Hedge now – in a proper way

by D. Kulasiri Ranaweera

(December 14, Colombo, Sri Lanka Guardain) Hats off to The Sunday Times for blowing the lid off the disastrous CPC hedging fiasco. Your paper has exposed the amateurish, unethical and sleazy nature of this deal and the subterfuge used to dupe the Nation and the dreadful drain it would be on our meagre foreign reserves. However, while the post-mortem is still going on, let me be the devils advocate and extol the virtues of hedging and disclose a window of great opportunity. It will not be prudent to discard the entire concept of hedging on one bad experience. Even the critics of the ‘dodgy-deal’ and the Central Bank, with their newly acquired wisdom - after closely witnessing the ‘phenomenon of hedging`- accept that hedging can be beneficially utilised to secure assurance against future price increases on oil, the most volatile of commodities. Most of the major airlines abroad have used hedging wisely for quite some time to successfully arrest the fluctuating volatility of oil prices.

The benefit of hedging is most heightened when a volatile commodity is ‘pegged’ at its lower-end. You reap the benefits when the price begins to climb. With oil at around 45 to 55 dollars a barrel at current rates, now is the time to hedge rather than wait until it rises again. We should be able to hedge oil at 60 to 65 dollars a barrel for two years with a renowned International Energy Trading firm (since local banks do not posses the potency or the financial ‘clout`) in Geneva or Amsterdam via a reliable broker probably from Singapore.

The hedging method used could be the now favoured ‘Option- Premium Model` or even the wrongly derided and vilified ‘Zero-cost-collar method` with proper ‘downside’ escape clauses in place. It is unfair to blame Zero-cost-collar method - which is cheaper to initiate - for the` debacle’ the CPC brought on itself by entering into an agreement heavily ‘loaded’ in favour of the banks and to the detriment of the nation. The agreement was so one-sided that even the two banks agreed unusually to renegotiate the `hedge’ halfway into the contract and opted to accept reduced payment. Even J.P.Morgen, the renowned international investment bank, intervened accepting the flaws in the agreement. It even violated our own Central Bank code of practice and kept CPC`s own board of directors in the dark. Given these mysterious circumstances some even profess that the Bribery Commissioner should have a say.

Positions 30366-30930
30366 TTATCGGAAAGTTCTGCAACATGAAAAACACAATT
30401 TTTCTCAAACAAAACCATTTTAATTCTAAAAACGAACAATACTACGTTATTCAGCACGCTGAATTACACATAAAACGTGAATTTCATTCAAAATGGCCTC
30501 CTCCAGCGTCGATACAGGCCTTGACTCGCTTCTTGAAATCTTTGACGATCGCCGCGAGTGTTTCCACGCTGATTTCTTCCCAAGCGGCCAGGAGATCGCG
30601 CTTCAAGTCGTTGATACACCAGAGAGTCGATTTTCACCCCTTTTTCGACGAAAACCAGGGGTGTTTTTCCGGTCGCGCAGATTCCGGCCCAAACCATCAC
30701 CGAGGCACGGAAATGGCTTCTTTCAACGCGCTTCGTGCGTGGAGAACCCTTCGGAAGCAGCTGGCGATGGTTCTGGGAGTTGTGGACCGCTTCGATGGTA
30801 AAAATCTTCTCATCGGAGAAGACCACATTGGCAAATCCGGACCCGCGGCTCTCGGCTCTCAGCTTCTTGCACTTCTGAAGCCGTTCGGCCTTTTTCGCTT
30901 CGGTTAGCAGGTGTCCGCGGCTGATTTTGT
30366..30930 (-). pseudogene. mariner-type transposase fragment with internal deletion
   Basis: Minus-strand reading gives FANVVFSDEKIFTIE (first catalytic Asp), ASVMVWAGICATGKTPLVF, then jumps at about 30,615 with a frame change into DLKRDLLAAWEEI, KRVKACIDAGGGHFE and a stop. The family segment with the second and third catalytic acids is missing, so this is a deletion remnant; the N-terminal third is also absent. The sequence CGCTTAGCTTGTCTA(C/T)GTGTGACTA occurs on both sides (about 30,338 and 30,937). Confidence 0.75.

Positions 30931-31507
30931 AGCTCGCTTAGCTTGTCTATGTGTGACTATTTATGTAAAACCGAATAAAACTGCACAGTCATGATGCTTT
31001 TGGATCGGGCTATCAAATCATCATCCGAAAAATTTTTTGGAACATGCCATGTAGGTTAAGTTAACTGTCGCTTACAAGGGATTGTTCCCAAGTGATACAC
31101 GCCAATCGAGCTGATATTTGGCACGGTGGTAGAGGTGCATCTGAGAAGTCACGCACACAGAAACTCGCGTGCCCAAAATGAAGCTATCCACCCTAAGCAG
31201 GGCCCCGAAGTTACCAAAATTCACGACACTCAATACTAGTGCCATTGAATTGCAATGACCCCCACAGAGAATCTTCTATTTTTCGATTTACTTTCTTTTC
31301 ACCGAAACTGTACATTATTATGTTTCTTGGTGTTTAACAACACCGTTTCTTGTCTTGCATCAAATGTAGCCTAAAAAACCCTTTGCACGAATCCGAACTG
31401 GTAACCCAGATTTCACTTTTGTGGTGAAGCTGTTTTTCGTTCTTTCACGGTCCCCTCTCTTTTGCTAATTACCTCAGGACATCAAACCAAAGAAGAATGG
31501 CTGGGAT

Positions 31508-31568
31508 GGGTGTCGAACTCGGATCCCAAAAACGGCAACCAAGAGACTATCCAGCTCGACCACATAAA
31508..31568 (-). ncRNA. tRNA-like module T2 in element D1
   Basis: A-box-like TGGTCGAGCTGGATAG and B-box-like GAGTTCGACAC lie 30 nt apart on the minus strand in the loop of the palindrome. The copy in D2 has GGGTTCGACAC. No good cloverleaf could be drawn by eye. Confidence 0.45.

Although the recent surge in oil prices were halted abruptly by the world monetary crisis and the ensuing ‘meltdown`, the natural tendency for oil prices is up than down. Oil price behaviour for the last two years - bar the last three months - confirms this. In January 2007 the barrel price was just below $60 and climbed rapidly to around $95 by December and then to that unprecedented $147 by the end of July 2008 and remained around these levels until September. Within a few months, when financial rescue packages worldwide take effect and help to turn the tide, the oil price will begin its customary climb. Saudi Arabia recently demanded its ‘pound of flesh` by stating that it wants the oil price at $75 a barrel and opted to reduce production forthwith.

Although the temporary lack of demand is halting the surge, its only a matter of time that it will creep up again. Hence, I firmly believe that the new CPC leadership under the guidance of the Central Bank and consultation with competent advisors use this narrow window to its advantage and hedge now. The Southwest Airlines fuel hedging programme which it conducted when the oil price was down at 20 dollar a barrel in 2001 was a great example of this strategy. The ‘hedge’ helped them to peg the price of a barrel at $26 a barrel in 2005; $32 in 2006; $31 in 2007, and $35 in 2008/09. So hedge now or repent .

(The writer is a London-resident financial adviser who returned to Sri Lanka recently and witnessed the saga of hedging unfold). The article originally published on the Sunday Times, popular weekly paper based in Colombo.
- Sri Lanka Guardian